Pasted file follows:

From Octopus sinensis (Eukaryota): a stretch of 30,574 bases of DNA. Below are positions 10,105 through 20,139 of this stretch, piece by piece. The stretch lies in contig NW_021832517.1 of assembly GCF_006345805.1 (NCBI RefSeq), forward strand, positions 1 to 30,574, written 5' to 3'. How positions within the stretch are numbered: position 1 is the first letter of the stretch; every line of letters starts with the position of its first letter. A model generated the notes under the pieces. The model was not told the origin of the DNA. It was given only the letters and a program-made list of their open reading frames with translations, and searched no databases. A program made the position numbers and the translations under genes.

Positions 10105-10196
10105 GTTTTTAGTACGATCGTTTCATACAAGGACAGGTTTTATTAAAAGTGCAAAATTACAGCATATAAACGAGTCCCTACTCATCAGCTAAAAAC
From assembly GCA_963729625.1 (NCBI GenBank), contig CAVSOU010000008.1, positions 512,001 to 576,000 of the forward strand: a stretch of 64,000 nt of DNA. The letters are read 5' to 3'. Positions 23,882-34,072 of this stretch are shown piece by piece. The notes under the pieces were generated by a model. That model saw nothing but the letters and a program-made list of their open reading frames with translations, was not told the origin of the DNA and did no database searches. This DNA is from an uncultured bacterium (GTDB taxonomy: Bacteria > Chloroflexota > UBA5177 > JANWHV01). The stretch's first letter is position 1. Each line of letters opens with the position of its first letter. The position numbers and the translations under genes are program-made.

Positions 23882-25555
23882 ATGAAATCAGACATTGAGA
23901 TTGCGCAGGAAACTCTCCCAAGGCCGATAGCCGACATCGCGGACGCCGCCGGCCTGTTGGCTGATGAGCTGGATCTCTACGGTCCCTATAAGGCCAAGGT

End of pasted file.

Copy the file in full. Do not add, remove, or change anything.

From Octopus sinensis (Eukaryota): a stretch of 30,574 bases of DNA. Below are positions 10,105 through 20,139 of this stretch, piece by piece. The stretch lies in contig NW_021832517.1 of assembly GCF_006345805.1 (NCBI RefSeq), forward strand, positions 1 to 30,574, written 5' to 3'. How positions within the stretch are numbered: position 1 is the first letter of the stretch; every line of letters starts with the position of its first letter. A model generated the notes under the pieces. The model was not told the origin of the DNA. It was given only the letters and a program-made list of their open reading frames with translations, and searched no databases. A program made the position numbers and the translations under genes.

Positions 10105-10196
10105 GTTTTTAGTACGATCGTTTCATACAAGGACAGGTTTTATTAAAAGTGCAAAATTACAGCATATAAACGAGTCCCTACTCATCAGCTAAAAAC
From assembly GCA_963729625.1 (NCBI GenBank), contig CAVSOU010000008.1, positions 512,001 to 576,000 of the forward strand: a stretch of 64,000 nt of DNA. The letters are read 5' to 3'. Positions 23,882-34,072 of this stretch are shown piece by piece. The notes under the pieces were generated by a model. That model saw nothing but the letters and a program-made list of their open reading frames with translations, was not told the origin of the DNA and did no database searches. This DNA is from an uncultured bacterium (GTDB taxonomy: Bacteria > Chloroflexota > UBA5177 > JANWHV01). The stretch's first letter is position 1. Each line of letters opens with the position of its first letter. The position numbers and the translations under genes are program-made.

Positions 23882-25555
23882 ATGAAATCAGACATTGAGA
23901 TTGCGCAGGAAACTCTCCCAAGGCCGATAGCCGACATCGCGGACGCCGCCGGCCTGTTGGCTGATGAGCTGGATCTCTACGGTCCCTATAAGGCCAAGGT